Arun Bhagat, GMR: Our Communications role after the Maldives Airport Crisis Was To Be Upfront


Arun Bhagat, EVP – Corporate Communications, GMR Group

As Executive Vice President – Corporate Communications, GMR Group, Arun Bhagat believes that the corporate communications and lobbying functions have come together in the form of corporate affairs. This understanding is based on the acknowledgement that today’s corporate communicates to, and with, the media, government, and consumers – often simultaneously.  Particularly as part of a company dealing in a media sensitive industry such as infrastructure, Bhagat understands that the next big crisis might be just around the corner and that it is his job to be ready.

In an interview with Image Management, Bhagat explores the impact of the IPL on the GMR brand, how he dealt with the Maldives Airport Crisis, and why PR agencies may have a very limited role in the future.

Q. A recent Economic Times article stated that your involvement with the IPL has “propelled GMR into the big league.” In lieu of the national awareness increasing about the GMR brand, what PR activations have you planned around the upcoming IPL season?

The IPL Franchise is another line of business for us. They have a separate annual operating plan and targets to achieve. When we had bid for it, the purpose was to be known nationally. Since we were a south India based company, we were not very well known in North, and we had started building an airport in Delhi. Subsequently it has to be run like a business and make a return on investment. They have a separate team which hovers around their calendar.

Their theme is to be socially responsible and support events with similar theme. For instance, they are helping authorities with safe public transportation in Delhi and fostering cricket and football at the local level with some assistance from NGOs. They have conducted sport tournaments and they are taking it a notch further by associating with some cricketing academies to run tournaments, specifically for Delhi. All these activities help in increasing the number of fans and connecting with people.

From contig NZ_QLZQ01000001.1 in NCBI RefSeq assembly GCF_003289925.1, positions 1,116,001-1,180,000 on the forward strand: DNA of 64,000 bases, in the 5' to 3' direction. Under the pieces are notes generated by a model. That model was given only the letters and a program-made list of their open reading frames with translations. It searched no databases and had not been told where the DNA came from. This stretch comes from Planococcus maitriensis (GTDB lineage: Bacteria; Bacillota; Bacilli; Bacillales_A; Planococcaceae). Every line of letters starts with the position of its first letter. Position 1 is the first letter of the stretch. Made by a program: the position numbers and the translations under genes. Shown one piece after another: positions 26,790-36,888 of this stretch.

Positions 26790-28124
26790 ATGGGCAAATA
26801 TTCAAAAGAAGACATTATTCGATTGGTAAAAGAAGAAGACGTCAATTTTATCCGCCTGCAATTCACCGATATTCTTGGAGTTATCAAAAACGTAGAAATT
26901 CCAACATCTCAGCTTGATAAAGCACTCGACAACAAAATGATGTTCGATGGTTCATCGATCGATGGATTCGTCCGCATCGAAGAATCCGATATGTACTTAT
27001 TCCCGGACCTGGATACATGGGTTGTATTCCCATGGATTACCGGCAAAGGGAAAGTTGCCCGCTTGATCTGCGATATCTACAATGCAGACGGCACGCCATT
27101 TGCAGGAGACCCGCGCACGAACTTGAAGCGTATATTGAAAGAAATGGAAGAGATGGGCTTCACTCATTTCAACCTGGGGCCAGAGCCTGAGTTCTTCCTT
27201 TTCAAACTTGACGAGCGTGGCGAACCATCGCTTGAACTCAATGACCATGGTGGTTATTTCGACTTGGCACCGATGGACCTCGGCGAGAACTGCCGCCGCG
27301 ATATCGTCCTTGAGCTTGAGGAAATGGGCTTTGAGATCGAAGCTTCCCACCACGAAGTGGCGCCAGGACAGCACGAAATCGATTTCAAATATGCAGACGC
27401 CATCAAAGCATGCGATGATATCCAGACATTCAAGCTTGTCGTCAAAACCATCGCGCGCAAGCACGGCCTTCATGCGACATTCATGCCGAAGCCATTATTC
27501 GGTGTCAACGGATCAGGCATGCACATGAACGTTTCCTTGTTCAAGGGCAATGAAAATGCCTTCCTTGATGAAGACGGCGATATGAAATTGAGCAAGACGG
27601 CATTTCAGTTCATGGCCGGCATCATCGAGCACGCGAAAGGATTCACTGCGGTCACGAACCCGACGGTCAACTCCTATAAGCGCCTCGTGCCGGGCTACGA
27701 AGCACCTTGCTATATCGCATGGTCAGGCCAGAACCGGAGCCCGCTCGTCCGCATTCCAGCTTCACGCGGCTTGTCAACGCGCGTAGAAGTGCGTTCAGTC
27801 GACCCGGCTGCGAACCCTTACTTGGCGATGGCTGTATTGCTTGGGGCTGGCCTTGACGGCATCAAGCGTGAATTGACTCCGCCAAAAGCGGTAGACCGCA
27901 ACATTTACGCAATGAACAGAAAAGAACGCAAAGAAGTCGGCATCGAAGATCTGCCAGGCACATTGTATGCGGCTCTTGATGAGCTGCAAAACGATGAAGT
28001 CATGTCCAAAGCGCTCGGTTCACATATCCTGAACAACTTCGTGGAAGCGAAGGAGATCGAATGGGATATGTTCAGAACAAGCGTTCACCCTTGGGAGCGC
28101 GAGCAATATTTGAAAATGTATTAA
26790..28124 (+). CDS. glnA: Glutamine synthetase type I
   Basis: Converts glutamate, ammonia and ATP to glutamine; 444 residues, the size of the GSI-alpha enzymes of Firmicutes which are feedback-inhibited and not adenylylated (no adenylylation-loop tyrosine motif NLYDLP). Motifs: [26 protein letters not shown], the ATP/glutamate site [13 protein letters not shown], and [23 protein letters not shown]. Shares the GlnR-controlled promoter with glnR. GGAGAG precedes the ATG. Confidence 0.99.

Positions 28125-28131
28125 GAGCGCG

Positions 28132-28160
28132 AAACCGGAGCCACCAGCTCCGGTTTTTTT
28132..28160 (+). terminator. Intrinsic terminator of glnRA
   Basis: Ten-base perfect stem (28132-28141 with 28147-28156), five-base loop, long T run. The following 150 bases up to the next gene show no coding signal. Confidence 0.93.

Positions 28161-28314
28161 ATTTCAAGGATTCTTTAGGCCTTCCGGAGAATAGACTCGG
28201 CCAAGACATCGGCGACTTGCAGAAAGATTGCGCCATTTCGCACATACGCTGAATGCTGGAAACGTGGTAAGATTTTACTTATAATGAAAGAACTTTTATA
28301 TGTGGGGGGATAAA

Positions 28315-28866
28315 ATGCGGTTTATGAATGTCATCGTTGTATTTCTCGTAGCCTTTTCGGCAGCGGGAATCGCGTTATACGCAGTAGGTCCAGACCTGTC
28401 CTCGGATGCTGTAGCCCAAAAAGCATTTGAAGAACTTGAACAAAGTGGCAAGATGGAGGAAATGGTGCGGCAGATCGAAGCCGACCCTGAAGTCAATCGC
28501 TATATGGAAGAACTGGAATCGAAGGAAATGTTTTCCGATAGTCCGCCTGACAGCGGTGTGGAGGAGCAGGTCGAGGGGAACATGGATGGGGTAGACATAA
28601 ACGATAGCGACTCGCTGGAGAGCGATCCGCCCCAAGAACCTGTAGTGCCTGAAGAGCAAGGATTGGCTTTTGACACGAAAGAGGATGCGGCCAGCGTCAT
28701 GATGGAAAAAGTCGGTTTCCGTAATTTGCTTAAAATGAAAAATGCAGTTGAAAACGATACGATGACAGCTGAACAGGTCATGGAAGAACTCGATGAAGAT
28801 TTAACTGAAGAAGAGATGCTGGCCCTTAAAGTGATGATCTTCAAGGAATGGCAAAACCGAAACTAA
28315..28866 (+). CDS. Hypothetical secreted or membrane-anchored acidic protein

Q. What do you consider before exploring event sponsorship or partnership opportunities?

The nature of our business is such that our consideration is strategic, rather than tactical. We have to deal with a lot of stakeholders, and many of them are key policy decision makers.

We try to associate with events where we would be able to put forth a point, propagate an idea and therefore have some kind of an advocacy of a cause, whether it is power sector, infrastructure financing, or infrastructure in general.

We take part in events which are popular on a national scale, such as NDTV’s Indian of the Year, CNBC TV 18’s Business Leader Awards, The Financial Express’ India’s Best Bank Awards, to get media coverage because we want our presence to be acknowledged.  Our engagement with such events is long term, usually three to five years.

Q. What was GMR’s communications strategy in the wake of the Male, Maldives airport setback?

That was one occasion, but in this business we keep getting some kind of crisis to tackle.

We have had several occasions in Delhi when the crisis quotient is high, whether it is the CAG report, or raising tariff, or the case in Maldives. In all these cases, we’ve played the role of a strategic stake holder, because we have to communicate to a various kinds of people. For example, in the case of Maldives and New Delhi, we had designed specific packages, and put together teams which could address specific stakeholders.